If Fox News produced a drama, they couldn’t come up a more fitting story line than this actual news story.
They’d title the episode: “A Tale of Two Immigrants.”
A brown man from a tropical country emigrates to the U.S. with the dream of a career in law enforcement. He learns English, drives two hours each way to the academy, and becomes a police officer of a small community in California.
Then one day this man, a new father, pulls over another man who happens to have a history of multiple felonies and gang affiliation, resides in the country illegally, and is protected from deportation by sanctuary laws.
During this traffic stop, the second man shoots and kills the first.
The police chief of the small community weeps at the death of their first officer ever killed on duty. He lauds the lost officer’s backstory as a role model and hero for the community.
The chief blames sanctuary laws and those who wrote and passed California’s. Those who wrote and upheld the law deflect the blame as irresponsible.
The revelations of this story include the lack of humility of those fighting America’s ideological battles. How refreshing it would be to hear policymakers admit the truth. From liberals: that sanctuary laws will have the collateral damage of protecting some dangerous people who will harm innocents. From conservatives: that military action will have the collateral damage of killing civilians.
The problem is, either side is radicalized; so neither wants to give an inch.
So, they ignore the harm of their policies.
The question I have for those who lean liberal, regarding this specific story, is: If you accept that immigration is a right, that all should be granted permission and protection to live in the U.S., then are you suggesting the end of the nation as an institution? Because without borders and distinguishment between citizen and non-citizen, we effectively have no country.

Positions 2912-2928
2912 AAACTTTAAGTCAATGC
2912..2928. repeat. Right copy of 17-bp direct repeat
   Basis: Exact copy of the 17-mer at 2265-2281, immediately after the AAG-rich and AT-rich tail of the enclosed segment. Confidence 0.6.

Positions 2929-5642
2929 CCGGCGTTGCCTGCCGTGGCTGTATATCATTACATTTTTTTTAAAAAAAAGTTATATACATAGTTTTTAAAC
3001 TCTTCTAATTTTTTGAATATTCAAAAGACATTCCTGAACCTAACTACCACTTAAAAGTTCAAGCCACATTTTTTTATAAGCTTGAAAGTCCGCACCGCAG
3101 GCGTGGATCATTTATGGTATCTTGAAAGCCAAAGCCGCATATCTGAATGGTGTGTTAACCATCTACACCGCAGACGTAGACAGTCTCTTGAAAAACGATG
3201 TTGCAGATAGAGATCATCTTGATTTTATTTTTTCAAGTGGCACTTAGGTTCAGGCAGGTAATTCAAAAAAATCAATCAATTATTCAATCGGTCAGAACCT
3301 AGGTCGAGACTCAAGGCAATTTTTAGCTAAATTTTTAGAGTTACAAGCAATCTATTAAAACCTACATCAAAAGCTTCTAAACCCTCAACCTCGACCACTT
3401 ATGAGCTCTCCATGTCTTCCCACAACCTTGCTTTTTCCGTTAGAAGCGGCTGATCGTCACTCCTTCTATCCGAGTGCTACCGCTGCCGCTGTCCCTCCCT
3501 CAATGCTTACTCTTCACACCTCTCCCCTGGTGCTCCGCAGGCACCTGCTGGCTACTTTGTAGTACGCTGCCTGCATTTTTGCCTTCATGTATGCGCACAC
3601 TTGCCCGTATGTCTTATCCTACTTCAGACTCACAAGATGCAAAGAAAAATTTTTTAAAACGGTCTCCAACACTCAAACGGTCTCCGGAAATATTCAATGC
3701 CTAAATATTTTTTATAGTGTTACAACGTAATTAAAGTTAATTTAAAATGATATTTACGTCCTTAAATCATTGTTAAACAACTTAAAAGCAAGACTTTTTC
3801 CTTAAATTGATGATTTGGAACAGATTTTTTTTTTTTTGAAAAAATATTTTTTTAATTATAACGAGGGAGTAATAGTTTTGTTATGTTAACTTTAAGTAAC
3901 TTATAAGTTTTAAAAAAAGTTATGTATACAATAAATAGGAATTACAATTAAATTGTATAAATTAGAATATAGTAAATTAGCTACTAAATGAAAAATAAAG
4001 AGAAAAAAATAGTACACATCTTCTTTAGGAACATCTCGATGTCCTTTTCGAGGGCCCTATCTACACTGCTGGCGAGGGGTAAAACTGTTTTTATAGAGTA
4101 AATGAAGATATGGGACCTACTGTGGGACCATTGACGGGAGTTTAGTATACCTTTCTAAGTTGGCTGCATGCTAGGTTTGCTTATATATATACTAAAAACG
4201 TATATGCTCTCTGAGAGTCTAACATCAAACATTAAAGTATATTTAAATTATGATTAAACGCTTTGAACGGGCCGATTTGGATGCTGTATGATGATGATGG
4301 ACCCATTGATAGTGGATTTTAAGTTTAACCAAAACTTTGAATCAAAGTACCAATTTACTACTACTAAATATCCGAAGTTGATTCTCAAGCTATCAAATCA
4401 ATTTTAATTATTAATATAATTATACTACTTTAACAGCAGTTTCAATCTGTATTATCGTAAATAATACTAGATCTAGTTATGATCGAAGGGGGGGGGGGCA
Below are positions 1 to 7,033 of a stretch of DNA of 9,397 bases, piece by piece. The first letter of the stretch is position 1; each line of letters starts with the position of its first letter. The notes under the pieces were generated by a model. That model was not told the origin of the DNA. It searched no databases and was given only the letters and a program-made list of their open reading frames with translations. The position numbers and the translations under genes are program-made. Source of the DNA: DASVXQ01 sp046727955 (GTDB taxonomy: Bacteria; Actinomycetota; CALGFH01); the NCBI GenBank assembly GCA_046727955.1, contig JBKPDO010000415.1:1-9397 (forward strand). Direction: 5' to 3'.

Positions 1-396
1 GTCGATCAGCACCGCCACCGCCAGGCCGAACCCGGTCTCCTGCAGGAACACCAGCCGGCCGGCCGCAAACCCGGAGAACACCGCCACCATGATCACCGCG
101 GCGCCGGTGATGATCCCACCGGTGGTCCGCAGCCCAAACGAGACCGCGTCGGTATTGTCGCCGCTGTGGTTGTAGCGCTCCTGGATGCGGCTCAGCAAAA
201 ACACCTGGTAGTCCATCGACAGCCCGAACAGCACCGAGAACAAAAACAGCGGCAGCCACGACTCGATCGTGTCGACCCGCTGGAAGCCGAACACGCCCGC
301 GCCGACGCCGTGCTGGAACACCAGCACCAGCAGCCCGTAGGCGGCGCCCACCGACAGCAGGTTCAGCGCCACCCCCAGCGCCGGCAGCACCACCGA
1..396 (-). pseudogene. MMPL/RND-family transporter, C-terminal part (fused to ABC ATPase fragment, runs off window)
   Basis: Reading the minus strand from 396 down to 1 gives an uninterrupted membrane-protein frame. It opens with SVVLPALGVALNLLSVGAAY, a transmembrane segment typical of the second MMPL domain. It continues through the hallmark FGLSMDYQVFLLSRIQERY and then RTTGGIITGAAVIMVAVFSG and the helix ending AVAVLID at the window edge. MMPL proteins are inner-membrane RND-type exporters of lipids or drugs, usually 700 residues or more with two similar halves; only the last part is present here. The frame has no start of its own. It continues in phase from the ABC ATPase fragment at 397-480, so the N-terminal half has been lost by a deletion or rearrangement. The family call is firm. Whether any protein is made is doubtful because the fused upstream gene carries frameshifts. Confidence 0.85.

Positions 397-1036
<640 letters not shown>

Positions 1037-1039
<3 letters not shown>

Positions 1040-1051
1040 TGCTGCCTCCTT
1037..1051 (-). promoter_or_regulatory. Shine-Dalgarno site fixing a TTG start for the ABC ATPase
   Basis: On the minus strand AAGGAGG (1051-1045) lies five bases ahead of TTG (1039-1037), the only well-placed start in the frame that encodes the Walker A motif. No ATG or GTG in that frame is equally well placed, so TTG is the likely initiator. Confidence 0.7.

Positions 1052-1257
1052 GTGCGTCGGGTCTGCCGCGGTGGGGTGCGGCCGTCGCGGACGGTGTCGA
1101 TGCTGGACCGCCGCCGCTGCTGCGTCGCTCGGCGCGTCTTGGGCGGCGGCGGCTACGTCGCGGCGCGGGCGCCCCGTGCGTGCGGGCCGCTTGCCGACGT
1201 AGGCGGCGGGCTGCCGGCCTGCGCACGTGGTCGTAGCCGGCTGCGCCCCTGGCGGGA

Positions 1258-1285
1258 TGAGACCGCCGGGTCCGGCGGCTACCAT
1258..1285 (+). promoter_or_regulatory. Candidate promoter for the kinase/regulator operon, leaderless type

To be honest, I actually do see the end of the nation-state as an inevitability of continued technological development. But do you? And is this the point where you argue for it?
Stories like this one are pivot points for the public. Individuals hear such a terrible story and decide to either further ignore such tragedies as noise on the way to a more inclusive society. Or the individual decides there are clear wrongs committed in the name of sanctuary policy and that such policy needs to stop. Perhaps there is a third type of individual, one who sees the reality on the ground–the reality that caused this murder–and so sees the need to improve the situation. These are supposed to be the type of people who become politicians.
Whatever the agreement come to, it’s best approached with humility and honesty. Not pride and radicalization. That’s the reason this man is dead.